6.4/10
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Christina (1974)

PG | | Mystery | May 1974 (USA)
An unemployed engineer accepts a $25,000 bribe to marry a beautiful and mysterious woman so that she can stay in the United States. During their honeymoon, he starts to fall in love with her, but she suddenly disappears. When he tries to find her, it puts his life in danger.

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Cast

Cast overview, first billed only:
...
Christina / Kay
...
Simon Bruce
...
Donovan
...
Girl
Barbara Gordon ...
Mrs. Brice
Audry Kniveton ...
Mme. Concordia
Wally McSween ...
Timothy Murphy (as Wally MacSween)
Mary Monks ...
Miss Cooper
Otto Lowy ...
Otto Wensal
Christine Hauff ...
Edith Wensal
Sharon Mason ...
Eleanor (as Sharon Kirk)
Scott Maitland ...
Archie
Jace Van Der Veen ...
Baldy
Allan Anderson ...
Employment clerk
Leo Servo ...
Tony
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Storyline

An unemployed engineer accepts a $25,000 bribe to marry a beautiful and mysterious woman so that she can stay in the United States. During their honeymoon, he starts to fall in love with her, but she suddenly disappears. When he tries to find her, it puts his life in danger.

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Who is the real Christina? See more »

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Mystery

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PG | See all certifications »
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Release Date:

May 1974 (USA)  »

Also Known As:

Cristina  »

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Budget:

CAD 1,250,000 (estimated)
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2.35 : 1
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User Reviews

 
"Would you die for Christina?" Naah, not particularly
21 June 2007 | by (Hollywood, CA) – See all my reviews

The pop-artish U.S. one-sheet for this film promises great things -- a treacherous protagonist, a house on fire, somebody wearing leather fetish gear before BDSM was a widely known activity. Well, all those elements can be found, but unfortunately, they're integrated into a plodding mystery that a viewer would swear was a '70's TV movie-of-the-week except the film is in Panavision and the pacing is even slower.

The premise initially offers hope for intrigue. A long-unemployed man gets a too-good-to-be-true offer from a mysterious lady who appears to know everything about his situation except what TV shows he watches while atrophying at home: agree to a paper marriage so she can avoid immigration hassles, and collect a tidy sum. And like many thriller heroes of a bygone era, he does not have the benefit of the collected works of David Mamet to alert him to when he's being set up for a Spanish Prisoner, so of course he plays along. And before you can say Charlie Lampert, he receives his money, but she vanishes. Most men would be content to have the cash and the absentee wife, but no, the sap loves this woman he's barely known, and insists on tracking her down.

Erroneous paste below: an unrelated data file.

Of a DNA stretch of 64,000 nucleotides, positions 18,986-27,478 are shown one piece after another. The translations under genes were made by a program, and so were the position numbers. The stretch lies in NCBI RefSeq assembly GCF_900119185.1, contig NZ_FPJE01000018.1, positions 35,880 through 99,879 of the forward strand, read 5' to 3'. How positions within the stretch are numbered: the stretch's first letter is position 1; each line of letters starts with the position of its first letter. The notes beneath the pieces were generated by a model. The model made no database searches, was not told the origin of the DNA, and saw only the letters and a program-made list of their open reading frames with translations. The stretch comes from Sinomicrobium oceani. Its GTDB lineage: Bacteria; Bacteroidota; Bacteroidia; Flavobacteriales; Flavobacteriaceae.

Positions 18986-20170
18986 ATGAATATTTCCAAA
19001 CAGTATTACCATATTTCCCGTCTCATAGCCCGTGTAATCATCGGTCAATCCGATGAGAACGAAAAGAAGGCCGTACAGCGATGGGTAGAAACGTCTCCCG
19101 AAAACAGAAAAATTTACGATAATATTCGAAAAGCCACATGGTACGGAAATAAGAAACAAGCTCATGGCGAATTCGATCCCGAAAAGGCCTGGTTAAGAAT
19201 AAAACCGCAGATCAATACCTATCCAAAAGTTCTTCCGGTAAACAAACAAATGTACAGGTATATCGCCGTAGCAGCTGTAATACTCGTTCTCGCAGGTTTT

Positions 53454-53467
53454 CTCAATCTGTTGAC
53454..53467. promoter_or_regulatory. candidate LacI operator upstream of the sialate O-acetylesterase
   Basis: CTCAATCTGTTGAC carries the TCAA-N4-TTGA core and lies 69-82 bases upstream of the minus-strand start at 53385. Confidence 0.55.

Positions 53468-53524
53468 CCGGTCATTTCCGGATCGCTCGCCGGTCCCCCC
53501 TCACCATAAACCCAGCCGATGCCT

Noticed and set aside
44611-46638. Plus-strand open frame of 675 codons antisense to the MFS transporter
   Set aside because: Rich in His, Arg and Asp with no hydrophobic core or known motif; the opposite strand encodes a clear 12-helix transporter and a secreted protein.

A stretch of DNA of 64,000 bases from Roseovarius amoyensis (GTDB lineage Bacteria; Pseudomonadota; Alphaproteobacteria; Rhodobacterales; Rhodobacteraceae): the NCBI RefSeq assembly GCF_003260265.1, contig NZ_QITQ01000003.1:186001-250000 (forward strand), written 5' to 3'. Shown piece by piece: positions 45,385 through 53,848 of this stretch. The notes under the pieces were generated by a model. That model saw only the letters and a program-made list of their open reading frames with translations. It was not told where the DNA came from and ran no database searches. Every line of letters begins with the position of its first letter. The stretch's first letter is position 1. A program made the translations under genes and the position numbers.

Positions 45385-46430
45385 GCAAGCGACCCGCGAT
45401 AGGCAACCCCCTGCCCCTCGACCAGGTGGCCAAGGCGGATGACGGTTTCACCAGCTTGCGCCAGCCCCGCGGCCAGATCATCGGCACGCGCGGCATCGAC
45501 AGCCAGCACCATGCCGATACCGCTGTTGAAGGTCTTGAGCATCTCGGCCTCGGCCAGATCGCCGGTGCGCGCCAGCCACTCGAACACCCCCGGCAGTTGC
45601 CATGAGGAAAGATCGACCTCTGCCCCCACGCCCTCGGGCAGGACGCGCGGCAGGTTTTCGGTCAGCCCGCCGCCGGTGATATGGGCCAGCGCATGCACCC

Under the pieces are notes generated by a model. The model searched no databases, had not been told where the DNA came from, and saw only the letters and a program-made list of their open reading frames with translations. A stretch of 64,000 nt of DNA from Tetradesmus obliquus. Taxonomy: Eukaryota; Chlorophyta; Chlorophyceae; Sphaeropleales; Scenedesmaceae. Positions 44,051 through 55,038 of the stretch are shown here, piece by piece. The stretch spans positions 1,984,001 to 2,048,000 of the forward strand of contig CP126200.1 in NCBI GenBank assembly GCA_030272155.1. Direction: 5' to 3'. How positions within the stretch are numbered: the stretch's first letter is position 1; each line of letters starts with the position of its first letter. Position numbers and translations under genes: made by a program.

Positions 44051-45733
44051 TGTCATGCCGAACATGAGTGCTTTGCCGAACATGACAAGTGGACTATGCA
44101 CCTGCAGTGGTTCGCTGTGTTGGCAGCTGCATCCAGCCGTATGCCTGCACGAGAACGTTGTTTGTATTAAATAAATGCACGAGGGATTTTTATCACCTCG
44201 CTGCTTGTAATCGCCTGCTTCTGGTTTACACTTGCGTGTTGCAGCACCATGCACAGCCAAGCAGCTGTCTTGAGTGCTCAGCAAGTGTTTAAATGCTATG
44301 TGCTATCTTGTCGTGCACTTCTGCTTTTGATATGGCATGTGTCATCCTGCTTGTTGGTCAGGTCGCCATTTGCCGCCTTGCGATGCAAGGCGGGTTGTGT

Thus follows the requisite journey among mercenary investigators, cynical cops, know-nothing butlers, hit men, porn dealers, transvestites, phony mediums, and an oh-so-helpful Girl Friday, as our hero finds out Christina is Not Who She Seemed! By the time we arrive at the climax that involves one of the most long-winded instances of the inveterate Myth of the Talking Killer, conveniently explaining the whole sordid plan to a minor character we've known for only ten minutes, The Big Reveal is just not that big a deal anymore.

Writer/Producer Trevor Wallace apparently was connected to several convoluted thrillers of the '70's, the best received being THE GROUNDSTAR CONSPIRACY with George Peppard, on which he served as producer only. He can twist the plot around fine, but he can't put any real sense of urgency into the matter. Nor does star Peter Haskell makes us believe it is paramount for him to find his elusive beloved.

Barbara Parkins meanwhile is a gorgeous, reasonably interesting, and somewhat campy vamp, particularly when she shows up, in soft focus, in the previously mentioned bondage gear. One wonders if there was more exploration of this character's deviant personality trait filmed, but omitted to secure the film's PG rating. But she's also such a cold fish that any other man would have taken a page from Bunuel's THAT OBSCURE OBJECT OF DESIRE and just dumped a bucket of water on her head and walked away.

And thus so should you if you have opportunity to view this poor potboiler. Some films stay obscure for a reason. But if you find a copy of the poster, go ahead and get it: it will be a lot more entertaining on your wall than the movie will be on your television.


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